Let's just cut to the chase: this week's IRL is a little schizophrenic. On the one hand, you've got Andy singing his bloggie's praises, Terrence waxing philosophical about his unused OLPC XO and Darren ranting about his grandmother's vacuum cleaner. Do you like camcorders that are not a smartphone? Do you despise door-to-door Sentria salesmen? Good. Let's hit it, then.
Do not buy
A few months back, a presumably nice gentleman convinced my dementia-stricken grandmother to spend hundreds of dollars on a Kirby Sentria vacuum cleaner. Given that it weighs roughly the same as an African elephant, she soon realized she didn't even posses the power to operate it -- let alone connect the godforsaken shampooing system. Given that the company claims its Sentria system possesses "state-of-the-art technology," I figured I'd save the poor woman from eternal embarrassment by actually putting it to use.
That, friends, was a horrific mistake. I'm simply awestruck at how poorly designed this insanely expensive machine is. I've used a few Dysons in my day, and a few bargain bin vacs as well. None of those options ever do a phenomenal job getting hidden dirt and debris out, but I'd rather sleep in mounds of filth than be saddled with the chore of cleaning it with this thing.
It takes a college degree in vacuum engineering just to understand how the shampooer connections are made; actually making 'em happen is another thing entirely. It's pathetically manual, forcing users to align a belt, twist a knob, watch for a hook you can't see and sprinkle just the right amount of pixie dust on the handle. If you ever manage to get it assembled, it does a fine job of picking up trash... and randomly barfing it back up onto your floor. Perpetually. Please, if you need a serious carpet job, hire a professional. Whatever you do, do not buy a Sentria. Do not allow your family members to buy a Sentria. And while you're at it, warn your sworn enemy not to buy a Sentria.
-- Darren Murph
Six months with a bloggie
I'm not a prolific vlogger by any means, but I do jump at the chance to catch a friend in an embarrassing moment and spend the next three years, er, reminiscing. With that spirit, I bought a Sony bloggie-MHS-FS1 about six months ago and it's suited me just fine. Which is to say, I've got plenty of blackmail fodder. Design-wise, it has a solid feel to it -- not to mention, it's much skinnier than its outrageously more popular and colorful Flip rival. As for similar devices, I believe simpler is always better. From the time you press the power button, it takes just 1.5 seconds to go from stunned bystander to NBC's version of Peter Jackson. This means by the time you notice crazy 'ole Johnny's up to something, you'll be able to watch him leaping off the side of the ferry, repeatedly.
As far as specs go, this particular Bloggie shoots an hour of 1080p video and packs a mini-HDMI port as well as a retractable USB 2.0 connector. Being a musician, I often use it for filming live shows, and the sound quality is actually pretty great -- it picks up little to no noise around the 5-10K range. I've actually been able to work up a decent sounding track from the original Bloggie audio file. The native bloggie software organizes clips by date or custom folders automatically. One cool feature is that I'm able to pre-assign clips on the device to custom folders on my MacBook directly after shooting. That way, when I import them, they're automatically filed. This proves heavenly when I'm on the go. If you're an unhealthy iMovie user like me, I've found that the best way to work between the two apps is to make events based upon your Bloggie folders. I became tired of importing from the device to both very quickly. One minor issue I've experienced is that every now and again the software won't start up and will leave me staring into a white screen of angst, but it's nothing a force-quit can't handle. In conclusion, Bloggie = spectacular.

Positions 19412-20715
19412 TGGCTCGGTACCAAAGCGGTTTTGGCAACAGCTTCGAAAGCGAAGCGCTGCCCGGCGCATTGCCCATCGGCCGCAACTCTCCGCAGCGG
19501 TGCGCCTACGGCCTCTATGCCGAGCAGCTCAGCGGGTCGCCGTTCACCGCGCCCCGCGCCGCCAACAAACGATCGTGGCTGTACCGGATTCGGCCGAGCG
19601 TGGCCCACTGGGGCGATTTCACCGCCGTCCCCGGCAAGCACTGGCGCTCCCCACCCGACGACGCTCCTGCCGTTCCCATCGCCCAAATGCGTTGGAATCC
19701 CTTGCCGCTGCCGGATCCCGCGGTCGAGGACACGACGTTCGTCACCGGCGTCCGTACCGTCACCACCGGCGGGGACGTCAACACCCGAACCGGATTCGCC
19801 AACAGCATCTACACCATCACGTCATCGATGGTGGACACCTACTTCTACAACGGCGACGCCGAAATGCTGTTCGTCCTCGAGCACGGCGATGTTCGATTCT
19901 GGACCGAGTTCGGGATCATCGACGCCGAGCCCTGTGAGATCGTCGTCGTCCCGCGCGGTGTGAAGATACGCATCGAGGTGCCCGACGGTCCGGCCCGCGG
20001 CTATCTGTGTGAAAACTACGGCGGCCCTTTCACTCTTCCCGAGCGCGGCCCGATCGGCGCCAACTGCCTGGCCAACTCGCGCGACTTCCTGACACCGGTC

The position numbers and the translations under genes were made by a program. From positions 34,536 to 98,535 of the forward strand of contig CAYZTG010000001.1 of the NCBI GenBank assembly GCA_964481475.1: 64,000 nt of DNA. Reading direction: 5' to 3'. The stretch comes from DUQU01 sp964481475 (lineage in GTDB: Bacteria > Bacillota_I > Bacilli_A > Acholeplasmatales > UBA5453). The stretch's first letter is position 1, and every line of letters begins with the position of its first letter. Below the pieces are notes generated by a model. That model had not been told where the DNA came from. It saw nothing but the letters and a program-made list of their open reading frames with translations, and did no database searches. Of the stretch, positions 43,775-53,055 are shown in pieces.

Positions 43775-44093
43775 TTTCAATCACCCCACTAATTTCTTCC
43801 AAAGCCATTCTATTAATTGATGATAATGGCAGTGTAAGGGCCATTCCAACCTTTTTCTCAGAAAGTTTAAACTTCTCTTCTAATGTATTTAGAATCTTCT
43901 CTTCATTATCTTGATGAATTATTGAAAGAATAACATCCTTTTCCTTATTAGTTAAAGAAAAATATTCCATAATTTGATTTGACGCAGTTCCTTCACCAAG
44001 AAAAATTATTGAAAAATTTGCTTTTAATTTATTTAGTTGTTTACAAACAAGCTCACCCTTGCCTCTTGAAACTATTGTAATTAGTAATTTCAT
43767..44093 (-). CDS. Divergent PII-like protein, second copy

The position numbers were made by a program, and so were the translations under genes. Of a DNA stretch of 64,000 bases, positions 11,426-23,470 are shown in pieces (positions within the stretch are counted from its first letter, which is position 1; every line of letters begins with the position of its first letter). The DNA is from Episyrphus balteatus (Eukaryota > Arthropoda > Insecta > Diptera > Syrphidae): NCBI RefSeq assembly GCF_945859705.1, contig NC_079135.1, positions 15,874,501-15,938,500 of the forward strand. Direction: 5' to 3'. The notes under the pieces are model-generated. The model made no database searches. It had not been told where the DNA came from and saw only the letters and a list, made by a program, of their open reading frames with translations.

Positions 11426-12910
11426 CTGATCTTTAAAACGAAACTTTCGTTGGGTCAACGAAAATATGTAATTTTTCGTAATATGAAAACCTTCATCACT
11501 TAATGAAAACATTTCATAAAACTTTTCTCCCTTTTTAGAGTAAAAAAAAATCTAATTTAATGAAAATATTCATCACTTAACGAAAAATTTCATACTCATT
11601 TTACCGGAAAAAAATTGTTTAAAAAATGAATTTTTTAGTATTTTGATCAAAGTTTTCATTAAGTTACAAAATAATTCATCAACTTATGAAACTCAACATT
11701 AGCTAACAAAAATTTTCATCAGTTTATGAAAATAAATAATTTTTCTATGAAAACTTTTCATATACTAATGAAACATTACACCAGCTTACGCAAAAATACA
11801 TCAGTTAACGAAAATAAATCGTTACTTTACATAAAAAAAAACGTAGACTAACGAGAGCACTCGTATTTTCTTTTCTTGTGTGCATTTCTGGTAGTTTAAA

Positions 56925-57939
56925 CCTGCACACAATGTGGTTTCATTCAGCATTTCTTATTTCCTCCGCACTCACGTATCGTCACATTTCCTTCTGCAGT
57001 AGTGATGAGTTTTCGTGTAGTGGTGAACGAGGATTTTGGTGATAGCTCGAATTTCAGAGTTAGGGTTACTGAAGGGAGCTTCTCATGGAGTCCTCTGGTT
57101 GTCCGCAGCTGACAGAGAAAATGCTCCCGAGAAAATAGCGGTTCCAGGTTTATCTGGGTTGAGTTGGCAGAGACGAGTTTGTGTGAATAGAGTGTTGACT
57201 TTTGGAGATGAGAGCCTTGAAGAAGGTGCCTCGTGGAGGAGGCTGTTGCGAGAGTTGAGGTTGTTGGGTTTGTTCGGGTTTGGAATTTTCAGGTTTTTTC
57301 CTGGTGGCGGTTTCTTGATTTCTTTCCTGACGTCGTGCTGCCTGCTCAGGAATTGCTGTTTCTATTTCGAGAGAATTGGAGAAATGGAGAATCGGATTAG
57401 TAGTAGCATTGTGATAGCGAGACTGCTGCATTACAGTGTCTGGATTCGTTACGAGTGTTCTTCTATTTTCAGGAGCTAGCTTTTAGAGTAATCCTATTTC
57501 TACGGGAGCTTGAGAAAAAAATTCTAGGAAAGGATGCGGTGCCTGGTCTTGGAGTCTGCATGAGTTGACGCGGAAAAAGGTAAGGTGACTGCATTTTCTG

-- Andy Bowen
Dumbed-down, but far from intuitive
Sure, when I shelled out $400 to join in the G1G1 (give one, get one) fun it made me feel good that some underprivileged child would be getting a free laptop on my dime. But, almost as important for a guy like me was that it would put an OLPC XO in my hands as well. It was probably the only way I'd ever be able to toy with its innovative new dual-mode screen and unique Sugar UI. Well, four years later, it's still floating around my apartment, but serves only as a technological curiosity and conversation piece.
The truth is, for all its good intentions, this petite hunk of green-and-white plastic never rose above a novelty. The screen, which switched from full color to an E Ink like monochrome mode, is easily some of the most innovative technology I've ever seen in a computer. But it's attached to extremely underpowered components running one of the most unintuitive pieces of software I've ever encountered. And yes, I understand that the XO wasn't designed to satisfy western consumers, but even considering its target audience it's painfully slow. Opening a web browser could take over a minute when I first received the laptop. Later updates have greatly sped up the performance, but it's still not exactly what you'd call "snappy." Then there are the countless confusing buttons littered about the keyboard and screen, and Sugar's stubborn insistence on reinventing the wheel when it comes desktop design. If you're the type of person who thinks Android isn't intuitive, an XO would have you shrieking and pulling out your hair. And remember, this is designed for young children who have probably never used a computer before.
That doesn't mean I regret the purchase, however. My XO-1 may primarily collect dust, but it's a fascinating footnote in computing history -- one for which I'm proud to have a memento, and one that I could share with some child across the globe.
-- Terrence O'Brien